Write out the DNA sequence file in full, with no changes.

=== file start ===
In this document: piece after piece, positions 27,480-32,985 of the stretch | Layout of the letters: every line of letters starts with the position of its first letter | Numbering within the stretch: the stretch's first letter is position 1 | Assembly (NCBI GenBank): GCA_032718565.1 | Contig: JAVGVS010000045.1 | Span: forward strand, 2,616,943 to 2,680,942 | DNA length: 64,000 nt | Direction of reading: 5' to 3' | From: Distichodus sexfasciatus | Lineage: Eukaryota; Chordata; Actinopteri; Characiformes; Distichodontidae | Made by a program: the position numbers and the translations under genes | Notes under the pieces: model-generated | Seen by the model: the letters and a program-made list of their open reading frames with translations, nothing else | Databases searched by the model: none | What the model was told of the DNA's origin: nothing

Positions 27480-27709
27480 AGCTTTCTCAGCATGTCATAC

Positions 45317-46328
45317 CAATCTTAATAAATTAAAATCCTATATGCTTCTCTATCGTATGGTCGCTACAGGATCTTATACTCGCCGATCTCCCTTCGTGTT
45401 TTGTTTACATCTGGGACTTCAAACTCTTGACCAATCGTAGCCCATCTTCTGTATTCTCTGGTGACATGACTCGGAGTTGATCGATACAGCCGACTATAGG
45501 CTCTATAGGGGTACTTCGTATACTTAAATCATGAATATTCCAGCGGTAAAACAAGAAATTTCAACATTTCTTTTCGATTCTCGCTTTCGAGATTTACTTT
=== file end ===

In this document: piece after piece, positions 27,480-32,985 of the stretch | Layout of the letters: every line of letters starts with the position of its first letter | Numbering within the stretch: the stretch's first letter is position 1 | Assembly (NCBI GenBank): GCA_032718565.1 | Contig: JAVGVS010000045.1 | Span: forward strand, 2,616,943 to 2,680,942 | DNA length: 64,000 nt | Direction of reading: 5' to 3' | From: Distichodus sexfasciatus | Lineage: Eukaryota; Chordata; Actinopteri; Characiformes; Distichodontidae | Made by a program: the position numbers and the translations under genes | Notes under the pieces: model-generated | Seen by the model: the letters and a program-made list of their open reading frames with translations, nothing else | Databases searched by the model: none | What the model was told of the DNA's origin: nothing

Positions 27480-27709
27480 AGCTTTCTCAGCATGTCATAC

Positions 45317-46328
45317 CAATCTTAATAAATTAAAATCCTATATGCTTCTCTATCGTATGGTCGCTACAGGATCTTATACTCGCCGATCTCCCTTCGTGTT
45401 TTGTTTACATCTGGGACTTCAAACTCTTGACCAATCGTAGCCCATCTTCTGTATTCTCTGGTGACATGACTCGGAGTTGATCGATACAGCCGACTATAGG
45501 CTCTATAGGGGTACTTCGTATACTTAAATCATGAATATTCCAGCGGTAAAACAAGAAATTTCAACATTTCTTTTCGATTCTCGCTTTCGAGATTTACTTT